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Why I Gave Up Trying to Be a Perfect Mom

Why I Gave Up Trying to Be a Perfect Mom

For years, I had visions of the type of mom I would be. Calm, quiet, organized, patient, loving, creative… I was going to be all those things and much more.

Then I had kids. And very quickly, I realized I was not at all as patient as I thought I was! 🙂

Motherhood has shaped me, broken me, changed me, humbled me, and caused me to rely upon God more than ever before. And one of the most important lessons I’ve learned so far is to give up on perfect.

It’s fantastic to want to be the best mom I can be. I want to love my children well. I want to set a good example before them. I want to invest in them, love them, and nurture them.

But it’s impossible to do a perfect job. I will make mistakes. I will lose my temper. I will get frustrated.

Things won’t be all neat and orderly all the time. I will have days when I feel overwhelmed. I will have days when life feels hard.

My Non-Perfect Motherhood Mantras

Instead of getting frustrated over the mess, I want to embrace it realizing that messes mean little people are exercising their creativity — a skill that will take them far in life, no matter where they end up.

Instead of feeling disappointed in myself for losing my patience, I want to admit I was wrong and ask forgiveness of my children realizing that this probably speaks volumes more to my children than being a perfect mom ever would.

Instead of focusing on the hard and difficult things, I want to soak up the beauty in each moment realizing that a grateful attitude is one of the greatest gifts I can give my family.

Trying to be a perfect mom only set me up for frustration. Giving up on perfect has brought much more peace and joy — to our whole family.

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  • Laura Vanderkam says:

    Exactly. I’ve been realizing how much kids are their own people, too — we can do some things, but parenting will never be perfect because we’re dealing with human relationships. Kids develop in their own way.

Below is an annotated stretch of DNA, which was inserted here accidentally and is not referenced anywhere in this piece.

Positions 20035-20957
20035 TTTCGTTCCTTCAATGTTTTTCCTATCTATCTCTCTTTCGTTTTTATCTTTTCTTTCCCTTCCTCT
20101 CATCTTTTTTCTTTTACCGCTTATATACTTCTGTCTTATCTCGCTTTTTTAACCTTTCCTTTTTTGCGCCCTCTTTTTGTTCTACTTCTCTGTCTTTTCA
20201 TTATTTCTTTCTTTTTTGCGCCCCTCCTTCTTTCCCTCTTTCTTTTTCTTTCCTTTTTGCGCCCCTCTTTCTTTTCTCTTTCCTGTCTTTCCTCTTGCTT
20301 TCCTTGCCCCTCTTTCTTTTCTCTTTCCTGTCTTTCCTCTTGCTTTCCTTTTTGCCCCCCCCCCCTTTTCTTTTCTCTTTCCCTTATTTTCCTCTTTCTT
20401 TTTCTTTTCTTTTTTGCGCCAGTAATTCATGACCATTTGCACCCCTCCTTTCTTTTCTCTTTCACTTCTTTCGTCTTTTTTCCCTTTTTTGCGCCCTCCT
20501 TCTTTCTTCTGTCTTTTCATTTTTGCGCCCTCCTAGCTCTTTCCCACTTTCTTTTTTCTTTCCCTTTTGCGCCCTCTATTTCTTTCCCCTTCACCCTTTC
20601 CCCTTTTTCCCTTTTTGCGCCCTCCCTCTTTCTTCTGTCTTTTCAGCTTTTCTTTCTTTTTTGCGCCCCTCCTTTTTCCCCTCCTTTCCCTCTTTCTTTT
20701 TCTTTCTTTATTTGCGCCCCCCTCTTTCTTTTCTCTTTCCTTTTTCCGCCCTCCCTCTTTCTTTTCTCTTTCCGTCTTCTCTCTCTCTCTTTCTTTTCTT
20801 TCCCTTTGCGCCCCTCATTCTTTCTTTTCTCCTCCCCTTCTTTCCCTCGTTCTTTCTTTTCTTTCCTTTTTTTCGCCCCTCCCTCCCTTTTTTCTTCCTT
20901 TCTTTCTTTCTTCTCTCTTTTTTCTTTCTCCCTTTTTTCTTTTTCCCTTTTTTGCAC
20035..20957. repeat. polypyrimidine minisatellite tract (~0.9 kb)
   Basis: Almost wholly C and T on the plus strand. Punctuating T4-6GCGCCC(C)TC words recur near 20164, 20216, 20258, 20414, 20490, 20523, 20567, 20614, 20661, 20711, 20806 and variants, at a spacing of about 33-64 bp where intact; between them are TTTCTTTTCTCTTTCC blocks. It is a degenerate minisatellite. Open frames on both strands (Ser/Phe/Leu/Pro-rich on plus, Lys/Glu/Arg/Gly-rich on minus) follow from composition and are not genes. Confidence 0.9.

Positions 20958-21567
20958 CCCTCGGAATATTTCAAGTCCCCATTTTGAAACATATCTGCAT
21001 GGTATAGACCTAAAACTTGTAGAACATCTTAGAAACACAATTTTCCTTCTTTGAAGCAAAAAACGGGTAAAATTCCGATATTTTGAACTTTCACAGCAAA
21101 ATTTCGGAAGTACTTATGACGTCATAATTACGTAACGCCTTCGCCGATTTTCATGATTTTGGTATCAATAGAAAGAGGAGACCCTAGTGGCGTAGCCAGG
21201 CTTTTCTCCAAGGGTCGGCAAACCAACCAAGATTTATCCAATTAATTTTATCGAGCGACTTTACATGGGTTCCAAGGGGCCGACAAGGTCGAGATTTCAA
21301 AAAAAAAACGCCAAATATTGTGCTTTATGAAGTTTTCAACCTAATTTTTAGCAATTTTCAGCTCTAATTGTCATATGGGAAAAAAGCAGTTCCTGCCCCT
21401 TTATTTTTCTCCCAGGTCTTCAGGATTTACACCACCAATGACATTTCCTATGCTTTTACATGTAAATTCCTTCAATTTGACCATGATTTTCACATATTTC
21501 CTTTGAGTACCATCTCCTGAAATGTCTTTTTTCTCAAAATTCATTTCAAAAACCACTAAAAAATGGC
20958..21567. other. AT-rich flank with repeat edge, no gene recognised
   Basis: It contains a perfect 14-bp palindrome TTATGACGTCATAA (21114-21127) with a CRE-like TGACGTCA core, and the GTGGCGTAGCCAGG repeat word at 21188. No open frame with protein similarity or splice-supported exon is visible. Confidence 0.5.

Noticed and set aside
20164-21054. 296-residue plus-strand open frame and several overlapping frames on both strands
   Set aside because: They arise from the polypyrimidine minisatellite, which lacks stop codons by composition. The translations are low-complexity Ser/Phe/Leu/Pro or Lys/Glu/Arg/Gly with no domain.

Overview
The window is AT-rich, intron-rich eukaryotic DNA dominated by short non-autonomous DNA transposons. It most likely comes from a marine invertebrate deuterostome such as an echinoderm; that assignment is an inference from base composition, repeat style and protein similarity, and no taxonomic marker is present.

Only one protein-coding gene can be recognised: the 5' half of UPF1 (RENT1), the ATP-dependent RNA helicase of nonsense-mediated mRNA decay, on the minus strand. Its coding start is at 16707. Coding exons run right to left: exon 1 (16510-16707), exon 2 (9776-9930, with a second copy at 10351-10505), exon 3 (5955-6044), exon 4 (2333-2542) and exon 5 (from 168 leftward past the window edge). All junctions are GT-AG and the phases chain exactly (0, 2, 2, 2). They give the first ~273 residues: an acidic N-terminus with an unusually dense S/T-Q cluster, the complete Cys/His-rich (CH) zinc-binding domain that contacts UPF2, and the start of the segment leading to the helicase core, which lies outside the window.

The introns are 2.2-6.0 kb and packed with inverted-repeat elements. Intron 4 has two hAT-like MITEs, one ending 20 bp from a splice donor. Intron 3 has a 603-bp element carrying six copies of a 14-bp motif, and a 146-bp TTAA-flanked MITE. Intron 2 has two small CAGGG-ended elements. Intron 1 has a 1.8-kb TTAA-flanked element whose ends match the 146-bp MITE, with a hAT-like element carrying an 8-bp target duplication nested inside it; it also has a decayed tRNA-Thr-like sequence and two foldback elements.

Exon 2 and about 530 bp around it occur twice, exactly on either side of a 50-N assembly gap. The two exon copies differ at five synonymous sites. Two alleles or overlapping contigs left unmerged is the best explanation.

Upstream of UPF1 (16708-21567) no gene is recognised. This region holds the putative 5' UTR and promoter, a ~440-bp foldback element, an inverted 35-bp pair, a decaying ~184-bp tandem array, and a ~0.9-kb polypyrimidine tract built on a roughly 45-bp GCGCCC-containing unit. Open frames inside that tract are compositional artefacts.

• Diane says:

    I distinctly remember a time my mom asked for forgiveness (well, more than one time) and it really helped me when she would because kids know parents make mistakes but it makes it a lot easier to apologize when your parents model it for you.

    • liz says:

      That was smart, kind, and humble of your mom, i wish my mom was like that. I dont recall her ever apologizing, tho she has been in the wrong more than a few times. In my culture parents are to be respected no matter what, even if they are acting like a bunch of idiots. I need to move far far away lol.

  • Brittany says:

    Lately I feel that I’m much less patient. Thank you for this! It came at the perfect time. 🙂

  • Sandy R. says:

    How brave of you to admit to everyone that you are human! LOL I hope other mothers who have secretly felt the same way will now realize they are not alone. :0)

  • Jessica says:

    Thank you so much for sharing this. I have been feeling this way so much lately. It helps so much to know other moms struggle with this too. It also helps that you’re willing to admit it…instead of pretending everything’s perfect like many parents would like others to think. 🙂

  • andrea says: